Dr. Daleah Goodwin Steps into New Position to Direct Diversity, Equity and Inclusion Initiatives

Daleah+Goodwin+teaching+a+group+of+first-year+students+in+her+class%3A+Resistance%2C+Freedom%2C+Activism.+

Ian Ibarra/Echo Contributor

Daleah Goodwin teaching a group of first-year students in her class: Resistance, Freedom, Activism.

Daleah Goodwin, Ph.D., became the new director of diversity, equity and inclusion (DEI) initiatives at Warren Wilson College in July. 

Goodwin has served as a professor of history at Warren Wilson for the past five years. As a member of the Black, Indigenous, People of Color (BIPOC) faculty at the college, Goodwin said she entered this new role to be an advocate of change for the campus and raise the voices of BIPOC community members. 

“(The work is to support and) advocate for BIPOC students and (make) sure that their quality of life on campus is something that is positive, something that is sustainable and something that they can appreciate,” Goodwin said.

For clarity, the director of DEI initiatives is separate from Wilson Inclusion, Diversity & Equity (WIDE). Goodwin’s role as director does not specify direct work with students. Nevertheless, she worked with students this semester while acting in a supporting role during the hiring process for a new WIDE director and the creation of a vice presidential role for DEI work. However, students do inform Goodwin’s work as director. 

Alongside her work advocating for students, Goodwin also supports BIPOC faculty and staff, and she participates in a new DEI advisory committee. This committee includes a range of faculty, staff and student voices to help implement DEI on campus. For example, one of their roles helps different areas of the college establish DEI goals.

The office of DEI initiatives serves all students, meaning Goodwin works with the Indigenous Student Association (ISA), Latinx Student Collective, Black Student Union (BSU) and all other affinity groups. 

While acting as the director, Goodwin pulls strength from her studies of Hallie Quinn Brown, a revolutionary Black woman from the 19th century who fought for education access for Black women, women’s suffrage and anti-lynching crusades, to name a few. There are parallels between their work, according to Goodwin.

“I am fighting for equal educational access for, not only issues (relating) specifically (to) Black women, but for all racial and diversity groups,” said Goodwin. 

President Lynn Morton, Ph.D., who is in her fourth year as president of the college, explained that the work of DEI is twofold, having multiple advantages. 

“(The role as director of DEI) is a close connection with a DEI advisory committee that can sit together on a regular basis, discuss what we can do proactively, talk about things that are happening on campus and really help forge the path forward,” Morton said. “(They) raise awareness everywhere they go in their work – in their own offices, in their own units, in their own conversations with faculty and staff and sometimes with students. They will raise awareness of the work that’s going on and also be able to bring back to the group impressions or concerns.” 

The groundwork of the committee, their objectivity and the fact that they are not necessarily rooted in the administration indicates importance, Morton said. 

DEI conversations are not new for the college. As Morton explained, conversations around diversity have occurred since before her arrival and have been informed by her previous work in DEI at Queen’s University of Charlotte. The DEI initiatives are a part of Warren Wilson College’s 2022 Strategic Plan, which focuses on providing a platform of growth for the college in regards to identity, academic excellence, diversity and sustainability. The third initiative involves DEI work.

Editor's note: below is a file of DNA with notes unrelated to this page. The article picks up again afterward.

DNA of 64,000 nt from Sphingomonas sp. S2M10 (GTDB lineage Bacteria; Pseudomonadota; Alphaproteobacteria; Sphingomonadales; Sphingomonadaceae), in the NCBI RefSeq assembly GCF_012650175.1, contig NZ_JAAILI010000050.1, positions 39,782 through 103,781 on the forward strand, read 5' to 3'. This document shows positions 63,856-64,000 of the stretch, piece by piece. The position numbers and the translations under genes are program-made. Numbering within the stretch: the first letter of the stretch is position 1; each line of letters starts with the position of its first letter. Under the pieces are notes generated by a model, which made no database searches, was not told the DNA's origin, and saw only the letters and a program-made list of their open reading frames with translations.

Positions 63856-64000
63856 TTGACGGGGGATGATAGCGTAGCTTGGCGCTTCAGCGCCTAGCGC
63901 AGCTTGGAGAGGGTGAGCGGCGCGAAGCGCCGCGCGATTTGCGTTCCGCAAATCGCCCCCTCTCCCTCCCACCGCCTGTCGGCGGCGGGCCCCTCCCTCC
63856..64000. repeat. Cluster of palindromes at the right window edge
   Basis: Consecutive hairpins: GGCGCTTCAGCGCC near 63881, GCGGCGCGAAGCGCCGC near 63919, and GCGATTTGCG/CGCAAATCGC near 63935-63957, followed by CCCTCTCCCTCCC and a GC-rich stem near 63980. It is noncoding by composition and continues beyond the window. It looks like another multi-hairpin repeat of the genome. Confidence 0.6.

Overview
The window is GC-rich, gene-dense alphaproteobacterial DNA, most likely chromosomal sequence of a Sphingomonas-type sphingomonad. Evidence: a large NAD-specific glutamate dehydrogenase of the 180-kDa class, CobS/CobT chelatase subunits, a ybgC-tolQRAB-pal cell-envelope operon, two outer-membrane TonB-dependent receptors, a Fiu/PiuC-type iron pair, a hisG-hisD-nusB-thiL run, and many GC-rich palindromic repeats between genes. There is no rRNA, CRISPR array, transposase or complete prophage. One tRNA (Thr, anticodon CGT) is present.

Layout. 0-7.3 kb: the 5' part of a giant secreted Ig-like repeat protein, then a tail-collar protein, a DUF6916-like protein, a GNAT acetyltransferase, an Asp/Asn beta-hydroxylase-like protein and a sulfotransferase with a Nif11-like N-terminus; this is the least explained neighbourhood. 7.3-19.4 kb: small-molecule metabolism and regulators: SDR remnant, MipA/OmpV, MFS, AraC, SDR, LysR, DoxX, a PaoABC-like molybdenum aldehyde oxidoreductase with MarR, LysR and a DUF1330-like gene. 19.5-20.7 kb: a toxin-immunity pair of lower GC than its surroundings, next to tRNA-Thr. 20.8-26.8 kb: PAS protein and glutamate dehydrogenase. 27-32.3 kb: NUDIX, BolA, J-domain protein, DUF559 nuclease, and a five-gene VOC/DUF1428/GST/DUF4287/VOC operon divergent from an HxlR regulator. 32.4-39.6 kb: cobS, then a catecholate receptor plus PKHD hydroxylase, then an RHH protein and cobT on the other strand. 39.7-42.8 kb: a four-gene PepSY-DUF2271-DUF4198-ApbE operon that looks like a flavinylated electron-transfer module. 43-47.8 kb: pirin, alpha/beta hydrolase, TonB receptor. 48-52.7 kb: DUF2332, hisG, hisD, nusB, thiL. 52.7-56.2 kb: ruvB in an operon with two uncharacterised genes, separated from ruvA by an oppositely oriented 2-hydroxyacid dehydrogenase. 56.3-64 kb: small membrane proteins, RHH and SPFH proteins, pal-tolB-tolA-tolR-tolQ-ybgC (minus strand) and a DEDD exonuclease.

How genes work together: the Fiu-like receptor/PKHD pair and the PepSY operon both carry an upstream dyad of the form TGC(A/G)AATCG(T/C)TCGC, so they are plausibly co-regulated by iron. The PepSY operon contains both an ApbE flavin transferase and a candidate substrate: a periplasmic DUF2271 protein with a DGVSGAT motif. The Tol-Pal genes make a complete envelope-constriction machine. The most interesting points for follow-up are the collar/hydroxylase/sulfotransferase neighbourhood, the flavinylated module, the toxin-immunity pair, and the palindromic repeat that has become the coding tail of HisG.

However, according to Morton, little action came from past conversations as the administration debated the various positions they could implement in the college, such as a diversity officer compared to a vice president of diversity. 

Now, the nation is in the midst of a reckoning, Morton said, and the BSU demands of 2020 served as a catalyst for the administration to move faster. 

There are mixed reactions about the work of DEI initiatives on campus due to the perceived lack of previous action from administration.

“DEI initiatives are… complicated,” said Liz Patton, a junior and member of the BSU leadership. “DEI initiatives run on a different timeline than the timeline of students. I don’t really see the (initiatives) playing out actively as I would like to see them.” 

Patton said there seems to be a lot of conversation but no movement forward, making it frustrating as a student.

“(The school should be able to) ensure that BIPOC community members feel seen, heard, and honored on campus,” Patton said. 

Currently, the work of DEI feels like a bandage to Patton, who believes that antiracist work involves dismantling hierarchies. However, Patton also believes that having DEI initiatives seems like a good first step for the college, and they are excited to have Goodwin as the director. 

Goodwin said she is hopeful that this position will be beneficial for the campus climate and culture.

“I would hope that whenever there is an unfortunate issue of racial injustice that the administration and the overall college would take it seriously, and they would move swiftly to enact some form of justice and to ensure that those types of things do not happen, again,” Goodwin said. 

For more information, visit the Warren Wilson College website for updates on the BSU and ISA Demands or follow these links: Response to ISA Demands Response to BSU Demands